Goats in the Garden-March 2009

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With only a back garden in which to keep my goats I often look longingly at the vast areas my friends have on which their herds graze contentedly. Not so today. With sub zero temperatures I am really pleased that I can feed, water, close my goats up for the night and be back indoors in the warm within fifteen minutes.

.As a garden goat keeper my on going problem has always been how to dispose of the bedding from the goat pens and the enormous amount of wastage under the hayracks.

I used straw when I first started and with only two small goats it was not such a problem. However, as time went by and I became bitten by the bug, my herd increased and it became more of a problem.

Straw, as I am sure most of you know, does not decompose, well not for about fifty years at least and I couldn`t wait that long. I started bagging it up and taking it to my local tip, a time consuming job but at least it was one way of getting rid of it. This was fine until one day an over zealous bin man asked what I was tipping and when I told him what it was, he said it was classified as `medical waste` and I could not tip it there. So home I went with my bin bags full of soggy straw and hay, overcoming the urge to leave it in the nearest lay-by.

I tried burning it but as it slowly smouldered for the best part of a weekend I was not surprised when my neighbour popped in for a friendly chat.

I then decided an allotment would be the ideal place to start a compost heap, no one to complain about the size and no husband to moan about the smell. I contacted the council, found out there were several plots available and duly chose one that I hoped would not entail too much work and more important one I could get my car close to. This worked well for some time and I quite enjoyed growing some vegetables. A bonus for the goats was I started to grow Jerusalem Artichokes, but that will keep for another time.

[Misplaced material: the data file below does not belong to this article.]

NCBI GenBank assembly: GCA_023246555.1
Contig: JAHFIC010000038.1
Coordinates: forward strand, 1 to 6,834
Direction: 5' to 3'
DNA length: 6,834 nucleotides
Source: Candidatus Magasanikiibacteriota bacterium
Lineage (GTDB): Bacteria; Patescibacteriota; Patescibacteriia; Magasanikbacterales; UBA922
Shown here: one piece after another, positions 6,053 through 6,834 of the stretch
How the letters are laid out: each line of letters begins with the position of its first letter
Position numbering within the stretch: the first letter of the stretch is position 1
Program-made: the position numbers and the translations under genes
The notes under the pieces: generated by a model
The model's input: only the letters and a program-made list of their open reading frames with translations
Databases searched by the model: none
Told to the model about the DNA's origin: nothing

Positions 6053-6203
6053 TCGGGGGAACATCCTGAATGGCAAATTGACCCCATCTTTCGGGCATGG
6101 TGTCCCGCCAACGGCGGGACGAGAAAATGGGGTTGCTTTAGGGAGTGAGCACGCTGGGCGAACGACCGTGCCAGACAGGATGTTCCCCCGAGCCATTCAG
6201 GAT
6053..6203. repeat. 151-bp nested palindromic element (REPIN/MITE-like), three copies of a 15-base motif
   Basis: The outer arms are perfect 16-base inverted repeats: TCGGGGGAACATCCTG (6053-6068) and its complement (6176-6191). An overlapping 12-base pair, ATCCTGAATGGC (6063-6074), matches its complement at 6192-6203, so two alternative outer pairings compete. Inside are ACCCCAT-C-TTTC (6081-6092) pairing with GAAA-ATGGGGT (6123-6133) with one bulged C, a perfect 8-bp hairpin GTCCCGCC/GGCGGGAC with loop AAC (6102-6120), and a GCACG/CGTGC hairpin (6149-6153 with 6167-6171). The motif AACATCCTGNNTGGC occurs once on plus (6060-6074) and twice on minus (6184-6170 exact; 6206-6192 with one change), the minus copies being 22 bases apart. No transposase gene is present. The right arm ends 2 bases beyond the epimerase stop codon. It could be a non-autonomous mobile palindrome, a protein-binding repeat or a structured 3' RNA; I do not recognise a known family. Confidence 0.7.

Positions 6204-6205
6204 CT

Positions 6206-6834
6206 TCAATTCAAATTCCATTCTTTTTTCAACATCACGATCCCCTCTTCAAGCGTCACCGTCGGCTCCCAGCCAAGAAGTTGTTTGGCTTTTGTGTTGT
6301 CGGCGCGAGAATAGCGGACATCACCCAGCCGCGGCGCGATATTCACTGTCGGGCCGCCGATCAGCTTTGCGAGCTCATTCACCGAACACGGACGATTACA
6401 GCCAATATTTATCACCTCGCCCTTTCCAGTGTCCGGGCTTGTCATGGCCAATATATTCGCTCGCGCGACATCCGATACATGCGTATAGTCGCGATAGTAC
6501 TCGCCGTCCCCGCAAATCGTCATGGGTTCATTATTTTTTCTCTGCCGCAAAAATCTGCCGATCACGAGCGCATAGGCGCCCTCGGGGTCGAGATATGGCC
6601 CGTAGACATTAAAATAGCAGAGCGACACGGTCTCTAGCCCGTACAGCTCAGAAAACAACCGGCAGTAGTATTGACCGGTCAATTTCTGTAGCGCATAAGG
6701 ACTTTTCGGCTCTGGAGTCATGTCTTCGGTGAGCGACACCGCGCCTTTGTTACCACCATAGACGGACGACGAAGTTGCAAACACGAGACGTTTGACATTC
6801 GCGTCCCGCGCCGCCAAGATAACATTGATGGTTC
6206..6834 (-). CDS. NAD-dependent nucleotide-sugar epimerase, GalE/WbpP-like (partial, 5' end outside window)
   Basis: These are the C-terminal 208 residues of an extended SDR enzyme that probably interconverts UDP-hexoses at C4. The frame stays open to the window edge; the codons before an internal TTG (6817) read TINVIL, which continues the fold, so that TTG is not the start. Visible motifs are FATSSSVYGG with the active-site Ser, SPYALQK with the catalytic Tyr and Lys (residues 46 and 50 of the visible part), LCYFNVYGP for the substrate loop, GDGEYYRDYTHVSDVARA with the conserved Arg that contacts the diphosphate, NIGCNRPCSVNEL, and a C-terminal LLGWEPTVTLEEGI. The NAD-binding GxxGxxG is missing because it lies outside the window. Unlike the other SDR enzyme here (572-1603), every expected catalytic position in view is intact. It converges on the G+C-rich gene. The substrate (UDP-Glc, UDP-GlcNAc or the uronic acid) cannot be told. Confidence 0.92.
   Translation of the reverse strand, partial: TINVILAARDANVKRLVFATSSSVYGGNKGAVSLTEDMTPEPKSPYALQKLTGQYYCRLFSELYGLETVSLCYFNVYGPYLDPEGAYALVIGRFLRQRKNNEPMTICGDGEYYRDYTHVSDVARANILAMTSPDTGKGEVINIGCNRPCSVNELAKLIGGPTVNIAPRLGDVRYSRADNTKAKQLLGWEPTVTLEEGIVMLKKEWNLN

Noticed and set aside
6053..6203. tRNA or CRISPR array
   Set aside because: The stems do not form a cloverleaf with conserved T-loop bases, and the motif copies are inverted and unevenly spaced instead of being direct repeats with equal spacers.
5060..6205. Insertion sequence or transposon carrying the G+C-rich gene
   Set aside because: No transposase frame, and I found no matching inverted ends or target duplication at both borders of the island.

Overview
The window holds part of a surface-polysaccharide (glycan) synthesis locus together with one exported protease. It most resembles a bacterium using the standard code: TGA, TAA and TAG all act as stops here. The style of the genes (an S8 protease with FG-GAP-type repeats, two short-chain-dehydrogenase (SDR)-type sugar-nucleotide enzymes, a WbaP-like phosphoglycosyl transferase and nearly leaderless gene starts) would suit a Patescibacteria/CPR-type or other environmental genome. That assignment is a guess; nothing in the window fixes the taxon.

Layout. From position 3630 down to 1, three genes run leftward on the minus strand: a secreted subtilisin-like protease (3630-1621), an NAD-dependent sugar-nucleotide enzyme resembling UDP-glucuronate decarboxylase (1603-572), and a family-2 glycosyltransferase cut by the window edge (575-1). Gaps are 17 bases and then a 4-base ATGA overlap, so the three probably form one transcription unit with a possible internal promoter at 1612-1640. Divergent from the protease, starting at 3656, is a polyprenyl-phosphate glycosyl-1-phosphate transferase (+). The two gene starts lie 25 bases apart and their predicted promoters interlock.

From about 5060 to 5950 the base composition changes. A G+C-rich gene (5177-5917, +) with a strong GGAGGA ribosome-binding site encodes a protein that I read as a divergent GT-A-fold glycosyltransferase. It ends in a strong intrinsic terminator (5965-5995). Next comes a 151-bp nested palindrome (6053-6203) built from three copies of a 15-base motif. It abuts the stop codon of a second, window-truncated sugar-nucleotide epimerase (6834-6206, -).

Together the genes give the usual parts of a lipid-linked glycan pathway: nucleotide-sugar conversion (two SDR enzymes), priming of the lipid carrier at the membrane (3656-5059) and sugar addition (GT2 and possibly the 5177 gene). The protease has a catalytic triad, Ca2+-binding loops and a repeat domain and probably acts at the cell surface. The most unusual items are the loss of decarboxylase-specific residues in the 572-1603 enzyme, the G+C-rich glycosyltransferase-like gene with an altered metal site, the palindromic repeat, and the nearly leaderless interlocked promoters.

The allotment worked well for some time, it was during the foot and mouth period of 2003 and I was feeling the lack of `goatie` things to be doing. The compost heap grew and to my surprise so did my runner beans and broccoli. It is hard work on an allotment on your own, and quite lonely too. My husband put a new roof on a small shed on the plot so I could keep my shovel dry but that was where his interest ended. After about 18 months and with pygmy goats once again on the agenda I decided I did not have the time or the interest to carry on with the allotment so I gave it up.

By now I had discovered the wonders of Aubiose as a bedding material, it looks like wood shavings but is much more absorbent and will bio-degrade, although I have found it takes longer than the 6/8 weeks that I was told. This makes a much more manageable compost heap and I have been using it now for several years. It comes in a very large bag and costs about £8.00.

With the bedding sorted that just left me with the problem of the wasted hay. Fortunately, at about that time, my local council decided that we should all go green, and for a small fee I could have two brown bins into which I could put clean hay and they would dispose of it fortnightly. Hey Presto! Problem Solved.

When you read this I will have finished kidding and if things go the way they usually do I will have big bags under my eyes, and a big vets bill. Last year I had two caesareans out of five kiddings, not a very fair ratio by anyone’s reckoning. The saving grace was that all the kids survived so that was a real bonus. Wish me luck.

Viv McNeil